Firpomania!

Firpo Garcia has one big advantage in his school board campaign. His name is Sol Stinson.

Garcia's onetime adversary certainly doesn't think the newcomer is packing the gear for the job. “To me he's a real lightweight as an individual,” says Braddock. “He's got no original thoughts. He's just going to go with the flow and play to the audience.”

Yet with less than two months before the September 5 election, Garcia is the front-runner, at least in terms of fundraising. A retracing of how he got there provides a glimpse of the strange road some aspirants to the school board must travel.


Solomon Stinson has chipped in $300 to Garcia's campaign. Some say his support hasn't stopped there
Steve Satterwhite
Solomon Stinson has chipped in $300 to Garcia's campaign. Some say his support hasn't stopped there
Margaret Slama knows she faces a tough fight but says she'll stay in the race until the end
Steve Satterwhite
Margaret Slama knows she faces a tough fight but says she'll stay in the race until the end

Felix and Julia Garcia moved to Miami from Camagüey, Cuba, in the Forties. Their son Firpo Howard, was born January 16, 1957, during a family visit to the island. Young Firpo, named after a famous Argentine boxer of the 1920s, Luis Firpo, graduated from Coral Park Senior High School and earned his bachelor's degree from the University of Miami in 1979. He was granted one doctorate in dental medicine from la Universidad Autonoma de Guadalajara in Mexico in 1983, and a second doctorate in dental surgery from the University of Southern California in 1986. The next year he returned to Miami to establish his Bird Road general dentistry practice in 1987. (In 1999 he moved his office to Hialeah.)

Though he did some volunteer work during the next few years, joining groups such as the Elks, the United Way, and the Coral Park High booster club, he says he first became interested in school board politics back in 1994, when parents in his practice began complaining to him about Braddock. “People would call [Braddock's] office, and he would never return their calls,” Garcia comments. “He was abrasive. Some people went down there and saw his [now-former] board aide doing needlepoint.”

In 1996 Garcia thought it was time to do something. That year the number of school board seats was expanded from seven to nine, and for the first time, members were elected from districts rather than countywide. Garcia leaped into the fray, emerging from a crowded Republican primary to take on Braddock. The irascible incumbent won the general election with 56 percent of the vote to Garcia's 44 percent.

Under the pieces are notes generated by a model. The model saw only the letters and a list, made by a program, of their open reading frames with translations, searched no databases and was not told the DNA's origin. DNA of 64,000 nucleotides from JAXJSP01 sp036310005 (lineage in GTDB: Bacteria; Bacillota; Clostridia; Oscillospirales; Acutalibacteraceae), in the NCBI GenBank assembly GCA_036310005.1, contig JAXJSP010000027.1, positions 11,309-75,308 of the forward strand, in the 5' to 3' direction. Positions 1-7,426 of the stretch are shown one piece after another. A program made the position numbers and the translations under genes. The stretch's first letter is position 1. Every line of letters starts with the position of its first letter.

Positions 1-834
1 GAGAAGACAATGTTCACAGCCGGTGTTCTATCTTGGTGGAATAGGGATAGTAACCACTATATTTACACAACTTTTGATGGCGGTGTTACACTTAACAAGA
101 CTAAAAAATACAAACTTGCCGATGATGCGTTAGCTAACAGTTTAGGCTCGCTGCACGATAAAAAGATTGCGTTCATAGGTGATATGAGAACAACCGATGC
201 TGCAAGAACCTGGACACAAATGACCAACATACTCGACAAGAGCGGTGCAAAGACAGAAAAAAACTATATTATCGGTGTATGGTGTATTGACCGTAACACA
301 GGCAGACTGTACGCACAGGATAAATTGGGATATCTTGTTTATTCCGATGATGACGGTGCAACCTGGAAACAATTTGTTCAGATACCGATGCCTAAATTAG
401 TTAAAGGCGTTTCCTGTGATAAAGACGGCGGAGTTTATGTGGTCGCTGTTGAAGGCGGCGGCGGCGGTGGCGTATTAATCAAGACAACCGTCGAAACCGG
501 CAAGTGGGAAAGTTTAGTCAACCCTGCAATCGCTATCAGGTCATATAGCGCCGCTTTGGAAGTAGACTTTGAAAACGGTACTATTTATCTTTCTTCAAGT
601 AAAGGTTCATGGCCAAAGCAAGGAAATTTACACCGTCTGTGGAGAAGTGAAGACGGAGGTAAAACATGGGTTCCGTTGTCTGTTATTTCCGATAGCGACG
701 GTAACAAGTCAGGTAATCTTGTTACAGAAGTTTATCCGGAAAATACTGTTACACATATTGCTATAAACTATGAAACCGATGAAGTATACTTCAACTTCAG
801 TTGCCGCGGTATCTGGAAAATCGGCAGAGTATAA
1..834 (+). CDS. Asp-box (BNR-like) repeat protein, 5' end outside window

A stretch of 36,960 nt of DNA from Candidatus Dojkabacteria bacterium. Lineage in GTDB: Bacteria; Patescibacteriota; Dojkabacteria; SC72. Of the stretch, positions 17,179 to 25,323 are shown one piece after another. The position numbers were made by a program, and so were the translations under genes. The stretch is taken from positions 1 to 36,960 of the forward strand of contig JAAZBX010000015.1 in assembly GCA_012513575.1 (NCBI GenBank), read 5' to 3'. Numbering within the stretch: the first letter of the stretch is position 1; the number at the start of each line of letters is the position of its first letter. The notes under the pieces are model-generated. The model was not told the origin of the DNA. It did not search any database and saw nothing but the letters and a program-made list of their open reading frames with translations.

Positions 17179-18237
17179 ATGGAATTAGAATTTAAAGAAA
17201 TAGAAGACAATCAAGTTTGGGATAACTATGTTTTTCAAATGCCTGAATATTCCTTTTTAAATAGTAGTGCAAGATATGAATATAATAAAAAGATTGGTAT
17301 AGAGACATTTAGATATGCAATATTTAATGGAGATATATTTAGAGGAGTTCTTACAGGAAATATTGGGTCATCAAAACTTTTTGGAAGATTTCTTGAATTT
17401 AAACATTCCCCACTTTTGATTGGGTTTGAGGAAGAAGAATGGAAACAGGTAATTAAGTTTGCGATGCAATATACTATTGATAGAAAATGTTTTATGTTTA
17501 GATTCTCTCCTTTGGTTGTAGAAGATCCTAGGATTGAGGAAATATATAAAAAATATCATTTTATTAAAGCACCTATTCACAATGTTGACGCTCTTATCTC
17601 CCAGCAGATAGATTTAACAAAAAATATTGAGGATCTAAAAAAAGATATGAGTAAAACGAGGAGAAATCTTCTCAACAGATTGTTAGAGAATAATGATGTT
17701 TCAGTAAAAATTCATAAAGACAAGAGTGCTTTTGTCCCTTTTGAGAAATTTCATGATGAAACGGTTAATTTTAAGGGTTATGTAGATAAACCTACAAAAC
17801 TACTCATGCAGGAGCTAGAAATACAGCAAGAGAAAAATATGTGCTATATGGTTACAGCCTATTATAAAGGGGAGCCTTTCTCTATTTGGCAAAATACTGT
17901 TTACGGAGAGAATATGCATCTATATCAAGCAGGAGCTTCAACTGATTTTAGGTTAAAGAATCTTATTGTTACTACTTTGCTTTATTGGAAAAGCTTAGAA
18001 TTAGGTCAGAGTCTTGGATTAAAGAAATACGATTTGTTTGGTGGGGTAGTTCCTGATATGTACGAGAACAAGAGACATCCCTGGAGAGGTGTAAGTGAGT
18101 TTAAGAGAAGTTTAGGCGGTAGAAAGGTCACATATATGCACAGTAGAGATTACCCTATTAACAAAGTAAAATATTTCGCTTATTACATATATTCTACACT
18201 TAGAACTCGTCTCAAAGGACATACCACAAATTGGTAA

Today Garcia views the 1996 race as a valuable learning experience, particularly in regard to political hardball. He remembers one negative campaign piece, a mailer comparing Braddock's long record of service to Garcia's relative inexperience. (Braddock became a school board member in 1962, before Garcia entered the first grade.)

Then there was the “whisper campaign,” alleging that Garcia's ex-wife, Roddess Ekberg, had accused him of beating her. In fact Ekberg did make such an allegation, but, as an October 27, 1996, Miami Herald article detailed, there was a lot more to the story.

In fact there's a thick, three-ring binder's worth of documents, which Garcia reviewed with New Times at the second-story Kendall townhouse where he and his mother live. It goes like this: In late 1992 Garcia met Ekberg at a dental conference in Orlando. They married that December and divorced the next spring. Only after the breakup did Ekberg claim Garcia struck her. Police and court records, which Garcia gathered both on his own and with the help of a private investigator, show Ekberg, under several aliases, was a con artist, a grifter who had used various schemes to prey upon dentists and other professionals in Florida and elsewhere. Metro-Dade Police investigated Ekberg's accusations against Garcia and found her to be not entirely credible. Garcia was cleared. Garcia says he kept track of some of her subsequent hustles, but he thinks she left the state sometime shortly after November 1993. He says he has no idea what has become of her.

Leafing through the Ekberg file with a reporter makes him downright testy. “It's not a crime to be in love,” he gripes. “Who's the victim here? I'm the victim. Seven years down the road, here I am trying to do the right thing for the community, and here you are asking about this.”

The fact that this story surfaced in 1996, Garcia says, was entirely owing to Braddock's dirty tricks. Although he's running against the engineer of that machine, Frank Cobo, Garcia says he's not worried about further mudslinging. “They tried to weaken my candidacy [in 1996] by dropping off a packet [about Ekberg's charges] at the Herald, and I think [New Times] got a packet, too,” he says, “But it didn't make any difference.

“I'm sure he's going to use it in this election,” Garcia asserts. “He's from the old school of politics, where they try to weaken you however possible.”

For his part Cobo says neither he nor Braddock did any dirty campaigning. They in fact instructed now-deceased political consultant Phil Hamersmith and teachers union leaders not to use material related to Ekberg.

One thing is clear: Garcia has observed much board debate during the past four years. Board member Manty Sabates Morse remembers his regular meeting attendance with a measure of amusement. “He'd sit in the same chair every time, so whenever the [WLRN-TV (Channel 17)] camera switched to a speaker at the podium, you'd see him there [in the background],” she chortles, noting that several other school board gadflies have long used this seating strategy. “When we changed the way the stage is set up, it was funny watching him try different seats the first few times, trying to figure out where he could sit to be seen.

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